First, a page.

5 Days / 4 Nights
1: Cusco to Boca Manu and Manu Tented Camp
An early morning transfer to Cusco airport will be followed by a 45-minute flight by turboprop aircraft to Boca Manu. Here we will join our other eco-guests for a motorized canoe trip up the Manu River, into the lake-rich lower Manu River of the Manu National Park. The pristine quality of the forest is instantly apparent, with abundant birdlife and no signs of outside development.
We check into the park at Limonal ranger station and then proceed upstream, as our boat driver steers skillfully through shallows and driftwood snags. Orinoco Geese and Horned Screamers strut on the beaches, Capped and White-necked Herons patrol the shoreline, and countless sunbathing turtles dive off their log perches as we approach.
After some six hours on the river we reach Inkanaturas Manu Tented Camp, a simple but comfortable, low-impact lodge nestled almost invisibly in the forest.
Time permitting, we will take a short walk before dinner to stretch our legs and enjoy our first encounter with virgin rainforest.
2: Two Lakes in the National Park
Today we visit two lakes near our camp. Park authorities determine the time of our visit to Cocha (Lake) Salvador; depending on this schedule, we will visit Cocha Otorongo earlier or later in the day.
Our trail to Cocha Otorongo begins some 30 minutes downstream from the camp. This brief river journey to the trailhead can always offer the chance of a thrilling wildlife sighting. Perhaps we will spot a family of capybaras, the worlds largest rodent, looking like giant Guinea Pigs as they browse on the riverbank, or if we are very lucky, a solitary jaguar might stalk slowly off an open beach into the forest, flicking its tail in annoyance at our intrusion.
On the short trail to the lake we may spy one or more of the parks 13 monkey species leaping through the canopy high above. And some of the trees which form that canopy -- such as kapok, ironwood and figs, will astound us with the vast size of their trunks and buttressed root systems.
These are oxbow lakes, formed when the river changed course, leaving a landlocked channel behind. The lakes are abundant in fish and wildlife, and provide optimum habitat for caimans and the Giant Otter (Pteronura brasiliensis), one of the Amazons most endangered mammal species.
This lake enjoys maximum protection, and boats are not allowed. However, it features two dock platforms and a 50ft tower from which to scan the trees and marshy shoreline for monkeys, kingfishers, Anhinga (a large, long-necked waterbird), and countless other species. We have a good chance of sighting the resident Giant Otter family as they dive for the 4Kg. of fish that each individual consumes daily.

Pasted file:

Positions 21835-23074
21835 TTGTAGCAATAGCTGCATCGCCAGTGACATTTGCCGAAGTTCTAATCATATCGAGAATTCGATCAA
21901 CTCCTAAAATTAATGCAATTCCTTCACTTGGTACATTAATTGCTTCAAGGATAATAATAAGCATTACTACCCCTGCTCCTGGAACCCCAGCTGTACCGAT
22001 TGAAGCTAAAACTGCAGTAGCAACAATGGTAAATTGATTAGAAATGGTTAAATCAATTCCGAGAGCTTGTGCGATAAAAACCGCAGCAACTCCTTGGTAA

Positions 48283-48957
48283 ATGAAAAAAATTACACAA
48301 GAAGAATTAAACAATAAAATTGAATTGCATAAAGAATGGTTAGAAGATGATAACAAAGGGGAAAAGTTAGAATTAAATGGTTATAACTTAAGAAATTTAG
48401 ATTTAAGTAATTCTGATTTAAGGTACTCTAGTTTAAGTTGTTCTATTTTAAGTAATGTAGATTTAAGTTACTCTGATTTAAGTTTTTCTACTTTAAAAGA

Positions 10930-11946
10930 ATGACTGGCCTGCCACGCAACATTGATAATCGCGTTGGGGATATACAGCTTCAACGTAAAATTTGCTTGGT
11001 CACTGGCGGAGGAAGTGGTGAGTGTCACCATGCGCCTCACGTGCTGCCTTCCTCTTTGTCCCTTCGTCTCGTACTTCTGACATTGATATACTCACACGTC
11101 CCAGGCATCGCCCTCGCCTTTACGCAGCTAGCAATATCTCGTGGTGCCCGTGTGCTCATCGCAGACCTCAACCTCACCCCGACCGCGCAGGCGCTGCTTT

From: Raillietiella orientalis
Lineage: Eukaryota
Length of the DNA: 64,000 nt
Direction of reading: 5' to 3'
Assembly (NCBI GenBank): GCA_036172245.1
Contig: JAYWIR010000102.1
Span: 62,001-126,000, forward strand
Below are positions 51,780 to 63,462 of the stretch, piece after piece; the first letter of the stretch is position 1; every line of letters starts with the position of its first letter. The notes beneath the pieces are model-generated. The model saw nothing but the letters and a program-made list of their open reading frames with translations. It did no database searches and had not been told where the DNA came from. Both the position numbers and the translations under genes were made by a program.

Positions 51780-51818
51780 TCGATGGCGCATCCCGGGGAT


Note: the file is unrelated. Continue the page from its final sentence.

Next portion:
3: Manu National Park to Manu Wildlife Center and Tapir Claylick
We set off downriver at dawn. At this hour chances of wildlife encounters are excellent. We return to the Limonal park station, to file our wildlife report before leaving the park. After reaching the turbulent union of the Alto Madre de Dios and Manu Rivers and then the village of Boca Manu, we may drop off some passengers returning to Cusco. After ninety more minutes downstream we arrive at Manu Wildlife Center -- the exciting final stop of our journey -- in time for lunch.
After an early afternoon rest we set off along the collpa trail, which will take us to the lodges famous Tapir Clay Lick. Here at the most active tapir lick known in all the Amazon, our research has identified from 8-12 individual 600-pound Tapirs who come to this lick to eat clay from under the tree roots around the edge. This unlikely snack absorbs and neutralizes toxins in the vegetarian diet of the Tapir, the largest land animal of Latin America. The lick features a roomy, elevated observation platform 5m/17ft above the forest floor. The platform is equipped with freshly-made-up mattresses with pillows. Each mattress is covered by a roomy mosquito net. The 50-m-long, elevated walkway to the platform is covered with sound-absorbing padding to prevent our footsteps from making noise. This Tapir Experience is unique and exciting because these normally very shy creatures are visible up close, and flash photography is not just permitted, but encouraged.